Ever been trapped on a train surrounding by blokes drinking and getting progressively more drunk and increasingly aggressive towards each other? If you’ve not had such a pleasure don’t worry, just go see Snookered instead.
Set in a bar, four young guys are meeting on the anniversary of a fifth friend’s death. Each has clearly gone their separate ways since the days they were all childhood friends and to make the story really juicy, they all have ‘dark’ secrets which are slowly and agonisingly (for audience) revealed throughout the show. And by ‘slowly’ I mean slowly. The one act, one set play was a bum-aching one hour and forty minutes.
As the quartet drink through celebration and hardship, empty pint glasses, beer bottles and shot glasses line up on the bar serving as a painful reminder of just how long you’ve been watching this shambolic mess.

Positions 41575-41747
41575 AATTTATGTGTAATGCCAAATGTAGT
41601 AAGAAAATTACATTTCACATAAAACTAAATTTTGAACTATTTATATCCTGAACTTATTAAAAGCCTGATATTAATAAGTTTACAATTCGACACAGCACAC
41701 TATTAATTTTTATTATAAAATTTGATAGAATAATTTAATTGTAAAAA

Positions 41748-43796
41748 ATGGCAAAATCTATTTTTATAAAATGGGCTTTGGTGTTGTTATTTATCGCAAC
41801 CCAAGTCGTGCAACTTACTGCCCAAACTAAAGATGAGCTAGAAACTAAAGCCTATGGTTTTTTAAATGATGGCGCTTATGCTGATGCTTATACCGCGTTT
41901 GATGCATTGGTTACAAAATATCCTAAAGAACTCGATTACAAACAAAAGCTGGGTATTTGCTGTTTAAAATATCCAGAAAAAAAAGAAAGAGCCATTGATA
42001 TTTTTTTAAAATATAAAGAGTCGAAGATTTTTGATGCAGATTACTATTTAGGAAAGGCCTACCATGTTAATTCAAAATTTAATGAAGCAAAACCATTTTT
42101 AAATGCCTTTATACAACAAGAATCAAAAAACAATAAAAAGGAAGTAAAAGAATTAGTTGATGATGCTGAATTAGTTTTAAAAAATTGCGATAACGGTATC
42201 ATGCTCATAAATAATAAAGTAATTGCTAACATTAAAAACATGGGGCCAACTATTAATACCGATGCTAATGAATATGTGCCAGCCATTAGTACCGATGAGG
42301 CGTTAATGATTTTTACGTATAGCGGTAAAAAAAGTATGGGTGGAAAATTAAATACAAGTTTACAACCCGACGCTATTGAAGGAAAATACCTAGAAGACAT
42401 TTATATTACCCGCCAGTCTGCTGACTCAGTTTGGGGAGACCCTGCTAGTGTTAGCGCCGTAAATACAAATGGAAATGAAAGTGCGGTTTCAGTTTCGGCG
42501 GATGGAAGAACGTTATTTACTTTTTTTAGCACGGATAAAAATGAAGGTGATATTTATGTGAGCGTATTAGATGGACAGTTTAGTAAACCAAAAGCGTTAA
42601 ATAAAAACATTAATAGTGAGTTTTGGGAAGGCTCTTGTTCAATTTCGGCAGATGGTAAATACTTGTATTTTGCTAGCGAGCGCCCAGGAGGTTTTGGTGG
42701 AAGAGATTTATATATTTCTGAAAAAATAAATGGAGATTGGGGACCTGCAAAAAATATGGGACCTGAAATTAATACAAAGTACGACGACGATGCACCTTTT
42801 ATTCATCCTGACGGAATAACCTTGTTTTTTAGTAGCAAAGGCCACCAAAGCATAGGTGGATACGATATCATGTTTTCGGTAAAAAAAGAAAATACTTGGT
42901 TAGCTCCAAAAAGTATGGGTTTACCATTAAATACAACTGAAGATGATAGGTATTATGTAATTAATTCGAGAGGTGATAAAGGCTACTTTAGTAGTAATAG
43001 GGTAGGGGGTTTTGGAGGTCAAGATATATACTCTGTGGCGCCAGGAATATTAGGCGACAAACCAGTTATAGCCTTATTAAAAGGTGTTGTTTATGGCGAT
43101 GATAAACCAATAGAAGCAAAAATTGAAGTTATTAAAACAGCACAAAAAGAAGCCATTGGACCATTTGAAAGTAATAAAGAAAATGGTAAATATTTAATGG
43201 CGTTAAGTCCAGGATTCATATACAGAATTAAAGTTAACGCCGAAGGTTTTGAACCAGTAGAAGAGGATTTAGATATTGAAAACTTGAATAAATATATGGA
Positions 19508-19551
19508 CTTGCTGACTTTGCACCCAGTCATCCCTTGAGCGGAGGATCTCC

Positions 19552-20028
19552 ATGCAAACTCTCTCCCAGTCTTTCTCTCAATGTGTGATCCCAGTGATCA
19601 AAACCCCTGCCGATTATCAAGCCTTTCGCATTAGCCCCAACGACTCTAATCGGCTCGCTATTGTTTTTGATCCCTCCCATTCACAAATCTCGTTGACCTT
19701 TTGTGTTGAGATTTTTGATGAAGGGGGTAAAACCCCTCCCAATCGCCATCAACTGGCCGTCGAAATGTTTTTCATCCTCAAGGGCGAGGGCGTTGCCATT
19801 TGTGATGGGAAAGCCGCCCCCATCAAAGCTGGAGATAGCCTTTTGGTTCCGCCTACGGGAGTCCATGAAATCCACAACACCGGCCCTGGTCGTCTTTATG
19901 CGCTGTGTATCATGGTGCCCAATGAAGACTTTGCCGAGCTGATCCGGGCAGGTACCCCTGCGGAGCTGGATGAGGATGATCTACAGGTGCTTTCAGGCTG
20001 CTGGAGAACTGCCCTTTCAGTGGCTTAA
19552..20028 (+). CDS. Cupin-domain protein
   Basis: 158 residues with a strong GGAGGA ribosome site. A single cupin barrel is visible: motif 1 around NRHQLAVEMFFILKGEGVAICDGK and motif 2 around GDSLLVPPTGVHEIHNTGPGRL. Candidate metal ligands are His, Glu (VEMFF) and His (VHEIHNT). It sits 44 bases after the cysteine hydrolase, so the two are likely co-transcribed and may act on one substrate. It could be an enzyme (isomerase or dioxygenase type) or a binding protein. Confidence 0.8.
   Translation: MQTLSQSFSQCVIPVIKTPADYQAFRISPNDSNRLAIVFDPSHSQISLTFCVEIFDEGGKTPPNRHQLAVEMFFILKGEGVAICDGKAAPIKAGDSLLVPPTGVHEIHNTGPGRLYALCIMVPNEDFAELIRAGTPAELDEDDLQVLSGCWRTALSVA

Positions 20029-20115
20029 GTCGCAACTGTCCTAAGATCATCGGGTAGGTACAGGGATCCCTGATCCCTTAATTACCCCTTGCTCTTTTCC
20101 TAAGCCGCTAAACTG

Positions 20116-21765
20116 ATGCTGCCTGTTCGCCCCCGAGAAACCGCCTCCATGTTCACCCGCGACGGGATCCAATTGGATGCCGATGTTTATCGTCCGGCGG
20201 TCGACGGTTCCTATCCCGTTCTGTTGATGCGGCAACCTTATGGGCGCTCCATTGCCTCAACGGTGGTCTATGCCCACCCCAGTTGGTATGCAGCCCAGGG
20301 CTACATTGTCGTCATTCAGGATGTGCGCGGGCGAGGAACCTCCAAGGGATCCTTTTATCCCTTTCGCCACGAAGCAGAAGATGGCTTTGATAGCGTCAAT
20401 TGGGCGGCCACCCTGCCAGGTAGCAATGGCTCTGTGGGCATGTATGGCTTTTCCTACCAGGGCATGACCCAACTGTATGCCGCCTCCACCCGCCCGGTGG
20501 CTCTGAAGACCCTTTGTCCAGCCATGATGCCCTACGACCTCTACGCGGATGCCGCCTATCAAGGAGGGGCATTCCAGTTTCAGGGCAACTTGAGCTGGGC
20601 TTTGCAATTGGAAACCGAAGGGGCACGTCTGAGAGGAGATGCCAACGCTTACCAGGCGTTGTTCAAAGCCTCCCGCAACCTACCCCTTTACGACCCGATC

According to the billing, it’s a demonstration of young Muslims in today’s society – “they’re young men first, Muslims second”. Contrary to this intention however, the piece verges on racist as each of the four characters fall in to some kind of ethic stereotype – the high-flying successful one is assistant manager at Comet.
Unfortunately there are no redeeming features to speak of but plenty of over-acting, a laughable script and zero artistic direction. I fail to understand the point as it offered no entertainment value whatsoever.
The fed-up, mostly mute bartender at the back of the stage captured the mood pretty accurately and similarly the crapness of the script with an irrelevant zinger to close the show.
I can’t provide a run-down of the cast as the only programme available was a £6 script and needless to say I didn’t feel the inane text deserved my money.
Oh and they played some snooker – hence the title.